"It is a dichotomy because most of our customers are people who are in need, and in many cases the people in biggest need do not want to go online but would rather speak to someone," he said.
 
"We have to be wary of that but also aware that we haven't got the money to do all these things."
 
Public sector CIOs are also conscious that authorities need to change how they engage with citizens online and move from websites designed for computers to offering more apps for smartphone and tablet devices.
 
"Most of what we do is based on the idea of someone sitting at a PC at home," Birmingham's Evans said.
 
"If you accept the prediction that by 2014 most online access will be from mobile devices, then clearly we need to respond to that."
 
More important than using technology to change how people access services is the way authorities can use CRM technology to track an individual's needs and to personalise services, Evans said.
 
 At Birmingham, for instance, each customer service rep can draw on a record of an individual's dealings with the council to speed up response times and often avoid the need to pass the query on.
 
Using Birmingham's website, individuals can access the same information about their dealings with the council that is available to the customer service reps, providing the information and services they need in one place online.
 
"You get a consistently high-quality response to customer service irrespective of the channel you use and irrespective of the service you're after," Evans said, pointing out its advantages over the traditional method of contacting each council department separately.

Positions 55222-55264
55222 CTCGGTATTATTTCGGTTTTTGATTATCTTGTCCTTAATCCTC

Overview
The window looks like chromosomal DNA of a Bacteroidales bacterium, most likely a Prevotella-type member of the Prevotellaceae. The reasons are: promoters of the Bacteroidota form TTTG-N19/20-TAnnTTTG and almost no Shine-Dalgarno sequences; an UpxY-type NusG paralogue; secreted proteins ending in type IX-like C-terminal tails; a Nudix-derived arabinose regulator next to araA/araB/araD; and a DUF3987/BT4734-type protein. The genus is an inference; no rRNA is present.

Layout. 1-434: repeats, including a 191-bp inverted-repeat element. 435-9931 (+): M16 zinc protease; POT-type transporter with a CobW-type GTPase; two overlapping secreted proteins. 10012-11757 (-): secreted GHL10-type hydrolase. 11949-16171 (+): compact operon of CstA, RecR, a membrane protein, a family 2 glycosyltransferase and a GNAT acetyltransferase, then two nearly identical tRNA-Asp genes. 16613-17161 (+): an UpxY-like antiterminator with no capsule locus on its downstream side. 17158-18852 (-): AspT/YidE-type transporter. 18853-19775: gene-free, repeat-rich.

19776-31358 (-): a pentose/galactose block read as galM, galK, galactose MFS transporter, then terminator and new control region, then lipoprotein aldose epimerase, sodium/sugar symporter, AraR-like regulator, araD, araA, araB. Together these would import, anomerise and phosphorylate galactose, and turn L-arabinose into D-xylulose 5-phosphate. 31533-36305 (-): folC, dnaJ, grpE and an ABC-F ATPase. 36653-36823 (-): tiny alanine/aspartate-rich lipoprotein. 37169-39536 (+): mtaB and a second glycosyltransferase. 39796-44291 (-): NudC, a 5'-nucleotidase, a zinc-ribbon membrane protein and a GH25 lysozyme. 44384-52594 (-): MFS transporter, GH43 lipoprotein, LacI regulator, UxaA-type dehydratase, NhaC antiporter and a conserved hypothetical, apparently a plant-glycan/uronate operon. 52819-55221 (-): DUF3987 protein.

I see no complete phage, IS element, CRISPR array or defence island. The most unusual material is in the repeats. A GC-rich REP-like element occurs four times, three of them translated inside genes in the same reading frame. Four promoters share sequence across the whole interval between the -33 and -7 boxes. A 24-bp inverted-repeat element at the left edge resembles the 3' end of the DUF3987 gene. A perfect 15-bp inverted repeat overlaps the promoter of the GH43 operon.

Smarter government
Rather than reforming public services in the dark, business analytics systems can help government bodies to figure out what they are doing right and where they need to change, Evans said.
 
In Birmingham, the council uses SAP CRM and BusinessObjects software to examine how its services are being delivered.
 
"It is about looking into why people are contacting us - for example, why a particular service has failed - then trying to redesign the service areas to improve that delivery," he said.
 
"Take bin collection as an example. We can look at whether it's a particular team that's a problem or something to do with people forgetting to put out their bins on a certain day."
 
While these tweaks might seem like a luxury, there is a financial incentive to get services right, Evans said, as "there is a big cost whenever a service does not deliver".